Good questions! The pacer and crew debate is as old as the sport itself. Some folks say, of course, “Gordy didn’t use no stinkin’ pacer so why should I?” While others will say, “The rules allow for a pacer so why not use one?” I am actually on the fence between these two camps. Having run 100 milers both with and without pacers I can say that the races I have run without a pacer have been more enjoyable experiences while the races I have run with a pacer I have run faster. I guess, for me at least, it is about joy vs. speed. There is no way I would run all the uphill’s between Cal 1 and Cal 2 if I didn’t have a pacer. However, getting your ass kicked for 8 hours in the middle of the night is no picnic, either. Jasper, Geoff and Matt have all proven that you can be highly successful at the 100-mile distance without a pacer. Of course, countless others have had great success with pacers. The choice really is a personal one.

Now, on to your questions; First, if you are looking to run 24 hour pace I think you’ll lose about an hour without a pacer. You’ll lose a bit more if you’re slower than that and a bit less if you’re faster. Second, it is really, really hard to get lost at WS but every year people do it. My good buddy Tommy Nielsen missed the turn for Cavanaugh Ridge a few years back and lost his shot at the Masters’ CR and just this past year Anita Ortiz took a wrong turn and ran all the way back down to the River after going through Green Gate. Of course, in Anita’s case she had a pacer and still made the mistake. And, it should also be noted, even after getting lost for 25 minutes she still won the race.

GG to PHS Runner asks: "Do you think that riding a bicycle, in addition to downhill/heat training would be beneficial? I was thinking about doing a 100mi mountain bike race a few weeks after WS, and that the dual training might be beneficial. Of course, I don't want to break my ribs or a pinky or something like that, where it might hinder my running. But again, I can ride a bike without falling down repeatedly- I mean, who can't ride a bike without falling, know what I mean? Any suggestions you have, would be appreciated."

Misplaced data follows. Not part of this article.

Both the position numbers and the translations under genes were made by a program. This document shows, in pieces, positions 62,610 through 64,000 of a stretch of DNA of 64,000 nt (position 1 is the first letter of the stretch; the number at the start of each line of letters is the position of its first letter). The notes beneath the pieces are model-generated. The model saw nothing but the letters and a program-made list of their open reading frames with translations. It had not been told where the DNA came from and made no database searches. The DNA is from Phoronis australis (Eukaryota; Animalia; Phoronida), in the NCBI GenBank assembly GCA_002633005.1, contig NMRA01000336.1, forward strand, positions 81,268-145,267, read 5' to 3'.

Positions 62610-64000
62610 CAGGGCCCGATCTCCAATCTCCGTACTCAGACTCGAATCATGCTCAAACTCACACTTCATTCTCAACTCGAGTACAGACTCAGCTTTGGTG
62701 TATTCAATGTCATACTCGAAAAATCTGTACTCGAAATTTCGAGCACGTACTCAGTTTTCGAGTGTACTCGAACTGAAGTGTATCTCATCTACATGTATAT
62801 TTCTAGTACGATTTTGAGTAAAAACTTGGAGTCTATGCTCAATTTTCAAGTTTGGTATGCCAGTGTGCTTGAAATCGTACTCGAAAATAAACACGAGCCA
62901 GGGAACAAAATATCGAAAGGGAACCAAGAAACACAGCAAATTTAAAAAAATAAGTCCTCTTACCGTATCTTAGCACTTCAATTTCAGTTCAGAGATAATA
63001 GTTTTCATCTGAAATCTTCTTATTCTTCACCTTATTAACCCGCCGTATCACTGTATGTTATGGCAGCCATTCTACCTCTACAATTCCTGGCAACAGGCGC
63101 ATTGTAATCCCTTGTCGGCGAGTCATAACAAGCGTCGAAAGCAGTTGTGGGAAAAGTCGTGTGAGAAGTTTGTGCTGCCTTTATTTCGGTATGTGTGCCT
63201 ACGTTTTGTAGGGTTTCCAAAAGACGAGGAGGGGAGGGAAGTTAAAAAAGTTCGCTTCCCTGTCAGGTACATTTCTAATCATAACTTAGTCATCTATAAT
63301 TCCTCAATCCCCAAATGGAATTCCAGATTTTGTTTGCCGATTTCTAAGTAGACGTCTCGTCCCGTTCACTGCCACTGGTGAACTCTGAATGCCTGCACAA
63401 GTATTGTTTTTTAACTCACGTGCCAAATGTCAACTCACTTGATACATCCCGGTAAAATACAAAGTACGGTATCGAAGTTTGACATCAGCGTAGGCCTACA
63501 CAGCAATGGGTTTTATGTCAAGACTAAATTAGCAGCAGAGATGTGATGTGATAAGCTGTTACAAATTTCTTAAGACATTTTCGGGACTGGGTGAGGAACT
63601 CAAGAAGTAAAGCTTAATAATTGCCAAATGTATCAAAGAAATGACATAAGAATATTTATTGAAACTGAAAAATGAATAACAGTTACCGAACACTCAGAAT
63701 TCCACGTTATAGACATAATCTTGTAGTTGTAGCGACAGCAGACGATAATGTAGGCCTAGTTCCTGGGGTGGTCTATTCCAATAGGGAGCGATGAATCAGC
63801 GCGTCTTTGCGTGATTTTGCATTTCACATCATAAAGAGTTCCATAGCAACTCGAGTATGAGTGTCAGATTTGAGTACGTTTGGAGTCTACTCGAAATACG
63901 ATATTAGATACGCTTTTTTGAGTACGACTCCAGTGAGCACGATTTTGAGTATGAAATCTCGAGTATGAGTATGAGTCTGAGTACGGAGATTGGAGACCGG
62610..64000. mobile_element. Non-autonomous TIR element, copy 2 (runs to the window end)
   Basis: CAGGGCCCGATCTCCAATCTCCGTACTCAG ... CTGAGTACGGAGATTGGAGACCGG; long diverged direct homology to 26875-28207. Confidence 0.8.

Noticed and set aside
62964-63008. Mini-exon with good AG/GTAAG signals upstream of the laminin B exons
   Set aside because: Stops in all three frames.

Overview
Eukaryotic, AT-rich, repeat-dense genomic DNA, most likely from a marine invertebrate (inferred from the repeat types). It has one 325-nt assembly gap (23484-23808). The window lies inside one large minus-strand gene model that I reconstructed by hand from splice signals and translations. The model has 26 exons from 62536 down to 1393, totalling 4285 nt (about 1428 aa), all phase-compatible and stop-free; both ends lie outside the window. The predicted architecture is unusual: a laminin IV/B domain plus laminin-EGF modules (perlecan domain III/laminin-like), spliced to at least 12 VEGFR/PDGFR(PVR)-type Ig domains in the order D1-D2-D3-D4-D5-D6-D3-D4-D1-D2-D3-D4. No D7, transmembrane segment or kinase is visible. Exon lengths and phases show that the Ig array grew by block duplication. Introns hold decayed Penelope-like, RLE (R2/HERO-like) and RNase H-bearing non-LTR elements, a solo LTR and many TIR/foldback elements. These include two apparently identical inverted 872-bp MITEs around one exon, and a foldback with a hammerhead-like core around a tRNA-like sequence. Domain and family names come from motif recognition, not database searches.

I think intensive heat training and pounding downhill running are far more important in training for WS than biking is. However, several very successful WS runners have used biking as training for the race. Graham Cooper, Erik Skaden, Kevin Sawchuk and Troy Howard all ride quite a bit in their build-up to WS and their results speak for themselves. So, like with pacers, it’s a personal choice.

As for me, I train for the race by running. That’s it.

Now, for anyone considering riding a 100-mile mountain bike race two weeks after WS I would say that that is about the craziest idea I have ever heard and I would like to challenge that same guy to a one-mile race on the Placer High School Track at high noon on Monday, June 28th, 2010. So, whoever you are let me know and bring it on!!!!